In this case, the files or directories are encrypted by the stackable cryptographic file system itself. In PostgreSQL, we often use the pg_crypto approach as discussed in this article.
Some of the advantages of the file system encryption include:
- Action control can be enforced through use of public-key cryptography
- Separate management of encrypted files such that backups of individually changed files even in encrypted form, rather than backup of the entire encrypted volume.
However, this is not a much reliable encryption method you may use for your clustered data. The reason being, some file-based encryption solution may leave a remnant of encrypted files over which an attacker may recover from. The best combination approach is therefore to combine this with full disk encryption.
Instance Level Encryption
Instance level uses buffers such that all files making up the PostgreSQL cluster are stored on disk as data-at-rest encryption. They are then presented as decrypt blocks as they are read from disk into shared buffers. After writing out these blocks to disk from the shared buffers, they are again encrypted automatically. The database is first initialized with encryption using the initdb command. Secondly, during startup, the encryption key is fetched by the server in either of these two ways; through pgcrypto.keysetup_command parameter or through an environment variable.
Setting Up Instance Level Encryption
A small recap on how you can setup the instance level encryption is outlined in the steps below:
- Check if you have “contrib” installed using the command rpm -qa |grep contrib for RedHat based OS or dpkg -l |grep contrib for Debian Based OS. If it’s not in the list, then install it with apt-get install postgresql-contrib if you are using the Debian Based environment or yum install postgresql-contrib if you are using a RedHat Based OS.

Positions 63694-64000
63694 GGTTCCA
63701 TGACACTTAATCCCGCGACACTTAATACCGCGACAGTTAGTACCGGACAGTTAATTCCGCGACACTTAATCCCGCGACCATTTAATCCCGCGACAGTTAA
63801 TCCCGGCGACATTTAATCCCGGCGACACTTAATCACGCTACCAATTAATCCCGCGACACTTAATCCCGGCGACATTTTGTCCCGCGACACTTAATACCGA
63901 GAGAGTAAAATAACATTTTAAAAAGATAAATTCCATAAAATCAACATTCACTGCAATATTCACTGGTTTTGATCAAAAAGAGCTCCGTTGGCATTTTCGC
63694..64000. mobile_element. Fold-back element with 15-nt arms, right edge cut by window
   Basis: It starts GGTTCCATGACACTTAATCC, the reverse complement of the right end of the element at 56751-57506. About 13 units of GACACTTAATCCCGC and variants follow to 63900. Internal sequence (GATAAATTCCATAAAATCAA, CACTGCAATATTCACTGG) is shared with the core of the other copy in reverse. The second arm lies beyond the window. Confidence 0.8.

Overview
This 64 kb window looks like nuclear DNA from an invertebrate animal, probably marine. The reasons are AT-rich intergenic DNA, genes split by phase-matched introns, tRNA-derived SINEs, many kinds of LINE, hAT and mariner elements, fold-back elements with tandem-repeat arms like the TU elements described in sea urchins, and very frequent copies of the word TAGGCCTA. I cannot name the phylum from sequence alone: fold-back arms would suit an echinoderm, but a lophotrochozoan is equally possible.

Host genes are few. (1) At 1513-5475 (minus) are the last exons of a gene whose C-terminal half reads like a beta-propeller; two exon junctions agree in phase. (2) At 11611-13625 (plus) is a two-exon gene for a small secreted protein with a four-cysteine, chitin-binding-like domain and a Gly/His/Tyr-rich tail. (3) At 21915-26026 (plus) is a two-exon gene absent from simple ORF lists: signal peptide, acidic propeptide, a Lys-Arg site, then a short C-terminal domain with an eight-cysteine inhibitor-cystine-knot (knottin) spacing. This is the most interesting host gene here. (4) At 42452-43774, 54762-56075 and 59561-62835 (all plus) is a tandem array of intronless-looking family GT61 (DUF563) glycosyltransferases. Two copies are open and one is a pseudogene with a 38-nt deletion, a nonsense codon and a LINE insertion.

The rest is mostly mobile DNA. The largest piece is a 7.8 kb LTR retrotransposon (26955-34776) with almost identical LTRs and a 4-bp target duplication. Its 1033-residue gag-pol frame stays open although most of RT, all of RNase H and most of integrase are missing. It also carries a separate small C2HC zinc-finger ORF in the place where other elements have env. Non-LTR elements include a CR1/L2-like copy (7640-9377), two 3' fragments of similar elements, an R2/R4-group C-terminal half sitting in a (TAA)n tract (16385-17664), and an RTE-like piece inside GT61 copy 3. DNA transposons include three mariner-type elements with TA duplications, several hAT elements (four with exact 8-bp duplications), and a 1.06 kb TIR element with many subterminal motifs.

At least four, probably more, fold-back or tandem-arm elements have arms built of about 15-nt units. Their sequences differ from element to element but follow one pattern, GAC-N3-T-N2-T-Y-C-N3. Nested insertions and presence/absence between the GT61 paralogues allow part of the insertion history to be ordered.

- Build the PostgreSQL code.
- Cluster initializing by establishing the encryption key and the running he initdb command
read -sp "Postgres passphrase: " PGENCRYPTIONKEY export PGENCRYPTIONKEY=$PGENCRYPTIONKEY initdb –data-encryption pgcrypto --data-checksums -D cryptotest
- Start the server with the command
$ postgres -D /usr/local/pgsql/data
- Setting the PGENCRYPTIONKEY environment variable with the command:
export PGENCRYPTIONKEY=topsecret pg_ctl -D cryptotest start
The key can also be set through a custom and more secure key reading procedure via the mentioned above command “pgcrypto.keysetup_command” postgresql.conf parameter.
Encryption always comes at the cost of performance, as there are no options without a cost. If your workload is IO-oriented, you may expect a considerably reduced performance but this may not be the case. Sometimes on the typical server hardware, if the dataset is less shared in the buffers or its time of stay in the buffers is small, the performance hit may be negligible.
After doing the encryption of my database, I ran some small test to check if encryption really affects the performance and the results are tabulated below.
|Bulk insert operation
|Read-write fitting into shared buffers (in the ratio of 1:3)
|Read only from shared buffers
|Read only not fitting into shared buffers
|Read-write not fitting into shared buffers in the ratio of 1:3
As depicted in the table above, we can see that the performance is non-linear as it sometimes jumps from 161% to 0.7%. This is a simple indication that encryption performance is workload specific besides being sensitive to the amount of pages moved between shared buffers and disk. This may also affect the power of the CPU depending on the involved workload. Instance level encryption is a quite viable option and the simplest approach for a number of environments.
Data encryption is an important undertaking especially for sensitive information in database management. There are a number of options available for data encryption as far as PostgreSQL is concerned. When determining which approach to use, it is important to understand the data, the application architecture and data usage since encryption comes at the cost of performance. This way you will be able to understand: when to enable encryption, where is your data exposed and where is it safe, which is the best encryption approach to use.